The 2011 season in Major League Soccer saw a big influx of new talent. Between the 82 new players this season - 11 were Designated Players - meaning to beat out one of the big money makers would be tough.
As the season went on it was fairly clear that the Newcomer of the Year Award would be a three horse race between Seattle Sounders midfielder Mauro Rosales, New York Red Bulls striker Luke Rodgers and Vancouver Whitecaps' Designated player Eric Hassli.
In any award race consistent is king. Rodgers battled with injuries in the middle of the summer before making a big come back late in the season to help push the Red Bulls into the playoffs. Hassli scored quality goals here and there while picking up an early reputation of getting as many red cards as he did goals.
But it was Rosales who was steady throughout the entire season.
Rosales started 22 games for the Sounders in 2011. He scored five goals but his assists were more important to the Rave Green - as he chipped in 13 assists on the season - good enough for third best in the league.
At one point in the season Rosales was considered a front-runner for the league's MVP award. Had it not been for a late season MCL injury, he probably would have been high in the voting in that as well.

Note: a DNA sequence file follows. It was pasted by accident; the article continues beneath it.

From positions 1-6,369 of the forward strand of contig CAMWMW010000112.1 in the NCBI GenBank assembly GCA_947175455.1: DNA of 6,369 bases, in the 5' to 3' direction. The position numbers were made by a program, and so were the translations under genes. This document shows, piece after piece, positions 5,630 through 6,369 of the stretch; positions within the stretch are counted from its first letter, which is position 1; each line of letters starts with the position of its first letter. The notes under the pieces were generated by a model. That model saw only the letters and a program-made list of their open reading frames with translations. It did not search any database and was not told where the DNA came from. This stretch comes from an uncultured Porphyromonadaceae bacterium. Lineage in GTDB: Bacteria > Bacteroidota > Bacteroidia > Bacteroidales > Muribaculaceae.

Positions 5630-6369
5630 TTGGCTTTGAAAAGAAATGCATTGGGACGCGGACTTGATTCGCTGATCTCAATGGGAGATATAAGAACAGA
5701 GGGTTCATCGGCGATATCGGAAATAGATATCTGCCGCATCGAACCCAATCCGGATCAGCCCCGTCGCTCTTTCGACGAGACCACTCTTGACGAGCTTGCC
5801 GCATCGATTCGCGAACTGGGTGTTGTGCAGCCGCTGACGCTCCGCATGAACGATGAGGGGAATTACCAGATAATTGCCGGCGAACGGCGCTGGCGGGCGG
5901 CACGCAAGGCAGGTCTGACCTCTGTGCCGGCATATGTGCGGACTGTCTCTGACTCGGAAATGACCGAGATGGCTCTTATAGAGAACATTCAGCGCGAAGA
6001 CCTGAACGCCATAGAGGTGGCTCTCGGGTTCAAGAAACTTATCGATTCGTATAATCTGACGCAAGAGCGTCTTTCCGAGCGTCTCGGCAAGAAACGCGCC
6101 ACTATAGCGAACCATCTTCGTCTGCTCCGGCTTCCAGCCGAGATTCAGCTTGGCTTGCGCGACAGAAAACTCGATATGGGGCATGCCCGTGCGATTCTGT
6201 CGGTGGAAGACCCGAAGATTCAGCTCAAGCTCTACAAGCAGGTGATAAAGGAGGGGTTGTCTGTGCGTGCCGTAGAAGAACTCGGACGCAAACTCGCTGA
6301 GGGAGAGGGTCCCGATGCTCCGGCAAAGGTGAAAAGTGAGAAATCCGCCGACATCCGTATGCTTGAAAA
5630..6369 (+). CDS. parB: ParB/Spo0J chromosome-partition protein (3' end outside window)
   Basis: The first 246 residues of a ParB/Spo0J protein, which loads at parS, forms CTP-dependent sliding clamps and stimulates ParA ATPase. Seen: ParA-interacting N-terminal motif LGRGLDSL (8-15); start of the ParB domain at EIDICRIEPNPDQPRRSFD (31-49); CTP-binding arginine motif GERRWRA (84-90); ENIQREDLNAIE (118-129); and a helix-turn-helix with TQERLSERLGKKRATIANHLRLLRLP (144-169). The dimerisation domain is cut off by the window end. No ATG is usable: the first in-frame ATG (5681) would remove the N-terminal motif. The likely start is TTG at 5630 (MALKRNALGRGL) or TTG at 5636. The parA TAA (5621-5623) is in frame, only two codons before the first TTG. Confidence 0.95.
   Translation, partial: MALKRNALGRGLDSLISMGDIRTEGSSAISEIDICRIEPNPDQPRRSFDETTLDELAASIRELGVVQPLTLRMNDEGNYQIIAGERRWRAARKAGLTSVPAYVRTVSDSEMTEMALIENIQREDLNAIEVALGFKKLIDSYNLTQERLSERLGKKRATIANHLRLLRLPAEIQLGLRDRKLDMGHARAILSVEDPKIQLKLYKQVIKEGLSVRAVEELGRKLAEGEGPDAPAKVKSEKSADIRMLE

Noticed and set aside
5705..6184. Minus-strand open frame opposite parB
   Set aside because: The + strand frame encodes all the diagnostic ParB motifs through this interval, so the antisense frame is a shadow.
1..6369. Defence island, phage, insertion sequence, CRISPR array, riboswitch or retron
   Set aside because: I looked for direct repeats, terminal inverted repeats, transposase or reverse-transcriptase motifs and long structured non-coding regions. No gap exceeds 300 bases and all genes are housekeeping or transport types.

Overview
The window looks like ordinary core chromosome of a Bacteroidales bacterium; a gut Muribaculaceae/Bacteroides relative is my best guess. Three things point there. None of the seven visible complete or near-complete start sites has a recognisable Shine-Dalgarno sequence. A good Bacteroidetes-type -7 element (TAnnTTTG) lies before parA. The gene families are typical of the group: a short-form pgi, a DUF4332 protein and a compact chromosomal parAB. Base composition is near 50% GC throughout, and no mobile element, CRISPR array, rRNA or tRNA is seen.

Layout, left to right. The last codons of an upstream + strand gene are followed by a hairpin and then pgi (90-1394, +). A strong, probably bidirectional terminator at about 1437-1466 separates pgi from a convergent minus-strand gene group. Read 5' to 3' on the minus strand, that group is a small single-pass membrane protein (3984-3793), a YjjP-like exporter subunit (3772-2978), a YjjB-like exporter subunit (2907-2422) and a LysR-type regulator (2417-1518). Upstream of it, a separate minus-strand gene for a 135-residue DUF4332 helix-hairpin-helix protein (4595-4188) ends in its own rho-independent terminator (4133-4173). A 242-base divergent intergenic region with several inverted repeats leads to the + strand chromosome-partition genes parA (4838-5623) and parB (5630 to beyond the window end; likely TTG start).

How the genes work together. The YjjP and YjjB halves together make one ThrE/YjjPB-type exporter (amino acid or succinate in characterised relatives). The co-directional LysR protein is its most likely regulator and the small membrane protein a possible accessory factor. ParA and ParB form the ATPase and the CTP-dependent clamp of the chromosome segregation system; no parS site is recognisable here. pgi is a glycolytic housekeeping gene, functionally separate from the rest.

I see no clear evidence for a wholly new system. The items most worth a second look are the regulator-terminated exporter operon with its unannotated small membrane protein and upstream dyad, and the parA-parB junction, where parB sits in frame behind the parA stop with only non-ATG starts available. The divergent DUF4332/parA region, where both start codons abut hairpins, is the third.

For the stat geeks out there, Rosales was a big time catch for the Sounders. He had more goals than any other leading assist-man in the league. His game-winning assists had him pegged for third-best in the league. But the most telling stat may have been the number of times he was fouled this season. He ended up fifth in the league in fouls suffered with 59.
Another telling stat in Rosales' case is his club's record with him in the lineup as opposed to him out of the lineup. Seattle was a decent 5-5-3 without him in the lineup but when he started the Sounders went a whooping 12-3-6. That's as many wins in a shorter amount of time than MVP candidate Brad Davis had with the Houston Dynamo.
One final number to throw out for Rosales was his salary figure. The Sounders got a bargain out of Rosales with his $42,000 contract. That is a major return on someone who barely had an impact on a team's salary cap as compared to a Designated Player that had a little impact.